Do invasive trees have a hydraulic advantage over native trees?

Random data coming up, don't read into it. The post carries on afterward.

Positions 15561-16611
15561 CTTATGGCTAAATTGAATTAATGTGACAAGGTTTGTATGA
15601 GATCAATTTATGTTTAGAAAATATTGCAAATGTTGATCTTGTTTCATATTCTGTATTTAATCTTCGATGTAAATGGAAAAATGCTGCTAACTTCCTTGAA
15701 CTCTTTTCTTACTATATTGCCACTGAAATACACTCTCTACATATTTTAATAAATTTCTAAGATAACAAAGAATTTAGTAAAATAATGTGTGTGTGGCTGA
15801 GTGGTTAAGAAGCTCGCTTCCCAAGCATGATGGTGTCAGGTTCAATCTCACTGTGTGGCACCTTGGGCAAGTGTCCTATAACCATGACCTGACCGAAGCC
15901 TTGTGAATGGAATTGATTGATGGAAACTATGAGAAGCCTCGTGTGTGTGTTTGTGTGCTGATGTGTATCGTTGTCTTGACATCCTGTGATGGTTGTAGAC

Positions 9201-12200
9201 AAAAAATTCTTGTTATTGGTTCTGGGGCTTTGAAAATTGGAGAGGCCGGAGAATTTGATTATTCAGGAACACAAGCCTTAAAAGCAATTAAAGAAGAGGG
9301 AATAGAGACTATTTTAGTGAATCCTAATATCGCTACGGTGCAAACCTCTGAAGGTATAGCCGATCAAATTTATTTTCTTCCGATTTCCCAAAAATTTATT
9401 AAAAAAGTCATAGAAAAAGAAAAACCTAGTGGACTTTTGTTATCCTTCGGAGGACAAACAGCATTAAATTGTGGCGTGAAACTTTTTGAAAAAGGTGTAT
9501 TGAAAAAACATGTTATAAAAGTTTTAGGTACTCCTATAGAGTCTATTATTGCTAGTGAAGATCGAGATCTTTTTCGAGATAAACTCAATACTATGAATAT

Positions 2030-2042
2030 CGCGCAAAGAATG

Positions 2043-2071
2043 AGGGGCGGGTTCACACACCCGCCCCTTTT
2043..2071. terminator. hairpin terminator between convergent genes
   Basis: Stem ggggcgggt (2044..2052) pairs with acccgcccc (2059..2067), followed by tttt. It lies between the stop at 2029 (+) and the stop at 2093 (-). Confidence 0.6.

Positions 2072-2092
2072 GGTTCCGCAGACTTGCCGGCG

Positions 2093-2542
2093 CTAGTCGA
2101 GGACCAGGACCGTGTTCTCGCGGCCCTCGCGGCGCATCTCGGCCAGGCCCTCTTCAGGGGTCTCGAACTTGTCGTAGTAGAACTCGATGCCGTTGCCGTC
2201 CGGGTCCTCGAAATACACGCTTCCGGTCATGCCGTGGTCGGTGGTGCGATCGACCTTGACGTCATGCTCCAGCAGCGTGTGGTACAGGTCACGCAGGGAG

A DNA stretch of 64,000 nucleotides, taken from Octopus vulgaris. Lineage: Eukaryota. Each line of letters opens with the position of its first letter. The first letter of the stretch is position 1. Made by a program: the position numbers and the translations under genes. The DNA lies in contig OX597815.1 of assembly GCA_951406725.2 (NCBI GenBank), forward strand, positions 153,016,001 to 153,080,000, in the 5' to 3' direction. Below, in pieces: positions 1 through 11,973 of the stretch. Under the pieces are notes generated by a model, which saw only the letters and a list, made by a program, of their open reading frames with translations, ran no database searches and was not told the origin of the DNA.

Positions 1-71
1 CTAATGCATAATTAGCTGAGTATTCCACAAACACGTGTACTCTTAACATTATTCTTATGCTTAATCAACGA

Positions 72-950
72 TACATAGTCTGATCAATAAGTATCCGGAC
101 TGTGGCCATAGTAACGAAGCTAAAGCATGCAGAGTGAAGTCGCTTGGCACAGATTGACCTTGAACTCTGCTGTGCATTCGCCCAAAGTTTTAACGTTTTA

The hypothesis was tested that invasive trees have hydraulic traits that contribute to their invasive nature. Five pairs of co-occurring invasive and native trees, in mesic habitats, were selected: (1) Tamarix ramosissima and Salix amygdaloides; (2) Robinia pseudoacacia and Alnus rhombifolia (3) Schinus terebinthifolius and Myrica cerifera; (4) Ligustrum sinense and Acer negundo; and (5) Sapium sebiferum and Diospyros virginiana, respectively. Resistance to cavitation (the water potential [Ψx] at 75% loss of hydraulic conductivity [Ψ75]) was not consistently greater for invasive compared to native species (Ψ75=-1.91 and -1.67 MPa, respectively). Xylem specific conductivity (Ks), a measure of xylem efficiency, was not different between native and invasive species (Ks=3.50 and 3.70 kg s-1 MPa-1 m-1, respectively). The lack of difference for resistance to cavitation among invasive and native species suggests that the sampled invaders are not more tolerant to water stress than co-occurring native species. Apparently the spread and invasive nature of the sampled species cannot be explained by hydraulic traits alone.